What Pregnant and Breastfeeding Women Should Know about Getting the COVID-19 Vaccine

Julie Braga, MD

The effectiveness of the Pfizer and Moderna COVID-19 vaccines are very promising. Still, many individuals are still deciding whether to get immunized, among them, pregnant and breastfeeding women.

Julie Braga, MD, section chief, General Obstetrics and Gynecology at Dartmouth-Hitchcock, says that a pregnant or breastfeeding mother’s choice to get vaccinated should be a personal decision based on conversations with her health care provider.

“It really is about balancing the potential benefits and risks of getting the vaccine,” says Braga.

In making your decision, Braga offers the following:

  • The vaccine does reduce your chance of getting COVID-19. Both the Pfizer and Moderna vaccines have proven to be highly effective in clinical trials. Those clinical trials, however, do not include pregnant woman, so there is limited data on whether the vaccine is safe for pregnant or breastfeeding women. “Based on the technology for how the vaccine was created, there is no evidence to suggest it would be dangerous for pregnant or breastfeeding women or their babies,” says Braga.
  • Research shows that if you are pregnant you are more likely to have complications and require intensive care if you were to get COVID-19. These risks increase if you also have diabetes, are obese or older in age.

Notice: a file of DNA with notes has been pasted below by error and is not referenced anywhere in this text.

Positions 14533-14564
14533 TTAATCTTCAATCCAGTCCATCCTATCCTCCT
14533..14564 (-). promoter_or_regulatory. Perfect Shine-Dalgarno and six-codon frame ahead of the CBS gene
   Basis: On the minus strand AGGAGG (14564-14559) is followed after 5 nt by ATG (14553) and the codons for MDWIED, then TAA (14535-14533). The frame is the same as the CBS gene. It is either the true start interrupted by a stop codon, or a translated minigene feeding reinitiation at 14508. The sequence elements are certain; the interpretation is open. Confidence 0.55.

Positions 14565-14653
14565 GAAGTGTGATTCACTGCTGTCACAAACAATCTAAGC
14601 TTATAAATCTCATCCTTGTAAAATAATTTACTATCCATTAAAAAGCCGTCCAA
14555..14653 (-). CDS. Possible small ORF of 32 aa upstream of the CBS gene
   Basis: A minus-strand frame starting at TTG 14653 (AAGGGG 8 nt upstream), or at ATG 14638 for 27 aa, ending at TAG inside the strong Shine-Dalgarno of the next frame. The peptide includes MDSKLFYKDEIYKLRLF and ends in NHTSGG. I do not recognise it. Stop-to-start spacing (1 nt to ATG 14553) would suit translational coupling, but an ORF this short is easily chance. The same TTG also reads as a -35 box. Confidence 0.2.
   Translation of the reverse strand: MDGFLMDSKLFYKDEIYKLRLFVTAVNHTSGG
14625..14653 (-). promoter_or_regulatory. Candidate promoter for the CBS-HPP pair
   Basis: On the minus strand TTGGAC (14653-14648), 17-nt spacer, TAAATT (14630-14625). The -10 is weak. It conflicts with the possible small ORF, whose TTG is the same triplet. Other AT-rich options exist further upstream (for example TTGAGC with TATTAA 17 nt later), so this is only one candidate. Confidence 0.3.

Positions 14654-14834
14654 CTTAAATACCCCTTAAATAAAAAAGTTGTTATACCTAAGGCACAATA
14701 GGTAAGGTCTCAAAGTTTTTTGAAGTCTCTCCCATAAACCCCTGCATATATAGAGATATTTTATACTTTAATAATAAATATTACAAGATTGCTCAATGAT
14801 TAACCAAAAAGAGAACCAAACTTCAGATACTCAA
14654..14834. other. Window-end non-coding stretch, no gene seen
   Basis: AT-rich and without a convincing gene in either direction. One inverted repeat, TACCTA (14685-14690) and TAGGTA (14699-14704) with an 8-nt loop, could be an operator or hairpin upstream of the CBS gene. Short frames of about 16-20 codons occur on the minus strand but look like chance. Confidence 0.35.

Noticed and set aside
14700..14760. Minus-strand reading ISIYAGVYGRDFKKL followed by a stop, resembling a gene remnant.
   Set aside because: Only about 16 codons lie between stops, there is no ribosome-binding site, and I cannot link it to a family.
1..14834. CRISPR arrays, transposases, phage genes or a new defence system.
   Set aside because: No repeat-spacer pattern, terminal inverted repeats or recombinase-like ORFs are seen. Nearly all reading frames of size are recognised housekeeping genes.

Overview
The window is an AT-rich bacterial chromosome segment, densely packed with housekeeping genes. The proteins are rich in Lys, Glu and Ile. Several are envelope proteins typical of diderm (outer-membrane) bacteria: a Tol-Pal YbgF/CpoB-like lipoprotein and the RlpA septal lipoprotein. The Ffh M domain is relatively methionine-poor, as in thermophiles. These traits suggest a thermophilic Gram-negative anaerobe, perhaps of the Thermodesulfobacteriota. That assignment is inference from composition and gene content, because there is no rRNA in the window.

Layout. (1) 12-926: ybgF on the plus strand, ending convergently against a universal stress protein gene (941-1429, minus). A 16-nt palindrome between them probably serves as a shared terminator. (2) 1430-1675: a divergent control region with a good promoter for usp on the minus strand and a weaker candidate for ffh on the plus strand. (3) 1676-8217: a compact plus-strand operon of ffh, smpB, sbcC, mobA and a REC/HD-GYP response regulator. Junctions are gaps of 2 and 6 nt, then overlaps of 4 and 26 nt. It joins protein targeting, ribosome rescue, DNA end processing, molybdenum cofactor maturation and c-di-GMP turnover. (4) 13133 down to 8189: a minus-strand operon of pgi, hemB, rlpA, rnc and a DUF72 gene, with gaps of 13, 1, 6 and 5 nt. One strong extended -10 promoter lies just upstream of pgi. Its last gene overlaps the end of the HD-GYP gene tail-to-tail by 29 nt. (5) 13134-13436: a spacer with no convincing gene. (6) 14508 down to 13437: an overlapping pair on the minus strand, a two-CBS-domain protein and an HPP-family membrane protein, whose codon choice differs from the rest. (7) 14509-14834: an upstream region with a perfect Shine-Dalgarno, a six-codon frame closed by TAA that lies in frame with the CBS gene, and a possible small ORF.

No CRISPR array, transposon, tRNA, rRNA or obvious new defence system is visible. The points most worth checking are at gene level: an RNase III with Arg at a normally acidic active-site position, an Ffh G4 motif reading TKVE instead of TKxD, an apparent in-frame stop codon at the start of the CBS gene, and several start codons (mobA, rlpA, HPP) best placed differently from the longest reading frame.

• Some individuals after getting the vaccine have had side effects including fatigue, muscle aches, headaches and fevers. Having a high temperature can be harmful to the fetus, so pregnant women who choose to have the vaccine and get a fever over 100.4 F should make sure they take acetaminophen.
  • If you work in health care, are a frontline worker or live in a community with high rates of COVID-19, you are at a higher risk of contracting the virus.
  • If you’ve had a severe allergic reaction to any other vaccine you should not be vaccinated.
  • Braga recommends that women who are breastfeeding get the vaccine. “There is no reason to think that this vaccine would be dangerous while lactating,” says Braga. Women who receive the vaccine do not need to stop or pause breastfeeding after receiving the vaccine.

It is still not known how long the vaccine lasts or whether people can still spread the virus after receiving it, so anyone who receives one should continue to maintain physical distancing, practice safe hand hygiene and wear a mask.

“Getting the vaccine is a personal decision,” says Braga. “Talk to your provider about what might be the best choice for your situation.” For more information, view Braga’s video discussing the benefits and risks of the COVID-19 vaccine for pregnant and breastfeeding women.